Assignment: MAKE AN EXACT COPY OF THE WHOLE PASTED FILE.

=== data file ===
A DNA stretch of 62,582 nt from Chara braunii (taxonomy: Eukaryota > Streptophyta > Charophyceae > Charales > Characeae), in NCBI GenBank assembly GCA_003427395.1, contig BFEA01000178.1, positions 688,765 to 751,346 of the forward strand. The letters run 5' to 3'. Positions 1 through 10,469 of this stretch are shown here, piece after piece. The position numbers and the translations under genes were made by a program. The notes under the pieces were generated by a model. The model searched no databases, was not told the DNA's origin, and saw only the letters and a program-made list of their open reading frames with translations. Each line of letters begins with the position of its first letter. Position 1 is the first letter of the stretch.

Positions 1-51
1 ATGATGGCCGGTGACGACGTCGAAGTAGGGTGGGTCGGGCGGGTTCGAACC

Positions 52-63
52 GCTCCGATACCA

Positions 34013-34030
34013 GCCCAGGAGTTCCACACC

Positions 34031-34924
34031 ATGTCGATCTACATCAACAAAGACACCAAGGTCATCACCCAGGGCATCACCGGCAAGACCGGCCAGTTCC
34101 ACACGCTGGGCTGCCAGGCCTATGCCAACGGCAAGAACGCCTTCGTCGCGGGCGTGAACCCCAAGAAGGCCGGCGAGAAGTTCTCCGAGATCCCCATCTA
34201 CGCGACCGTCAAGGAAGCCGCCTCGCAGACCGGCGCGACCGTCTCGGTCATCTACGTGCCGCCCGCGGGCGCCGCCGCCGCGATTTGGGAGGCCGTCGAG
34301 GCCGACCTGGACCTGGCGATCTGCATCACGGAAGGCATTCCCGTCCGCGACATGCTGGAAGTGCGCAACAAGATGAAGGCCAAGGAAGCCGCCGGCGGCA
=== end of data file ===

A DNA stretch of 62,582 nt from Chara braunii (taxonomy: Eukaryota > Streptophyta > Charophyceae > Charales > Characeae), in NCBI GenBank assembly GCA_003427395.1, contig BFEA01000178.1, positions 688,765 to 751,346 of the forward strand. The letters run 5' to 3'. Positions 1 through 10,469 of this stretch are shown here, piece after piece. The position numbers and the translations under genes were made by a program. The notes under the pieces were generated by a model. The model searched no databases, was not told the DNA's origin, and saw only the letters and a program-made list of their open reading frames with translations. Each line of letters begins with the position of its first letter. Position 1 is the first letter of the stretch.

Positions 1-51
1 ATGATGGCCGGTGACGACGTCGAAGTAGGGTGGGTCGGGCGGGTTCGAACC

Positions 52-63
52 GCTCCGATACCA

Positions 34013-34030
34013 GCCCAGGAGTTCCACACC

Positions 34031-34924
34031 ATGTCGATCTACATCAACAAAGACACCAAGGTCATCACCCAGGGCATCACCGGCAAGACCGGCCAGTTCC
34101 ACACGCTGGGCTGCCAGGCCTATGCCAACGGCAAGAACGCCTTCGTCGCGGGCGTGAACCCCAAGAAGGCCGGCGAGAAGTTCTCCGAGATCCCCATCTA
34201 CGCGACCGTCAAGGAAGCCGCCTCGCAGACCGGCGCGACCGTCTCGGTCATCTACGTGCCGCCCGCGGGCGCCGCCGCCGCGATTTGGGAGGCCGTCGAG
34301 GCCGACCTGGACCTGGCGATCTGCATCACGGAAGGCATTCCCGTCCGCGACATGCTGGAAGTGCGCAACAAGATGAAGGCCAAGGAAGCCGCCGGCGGCA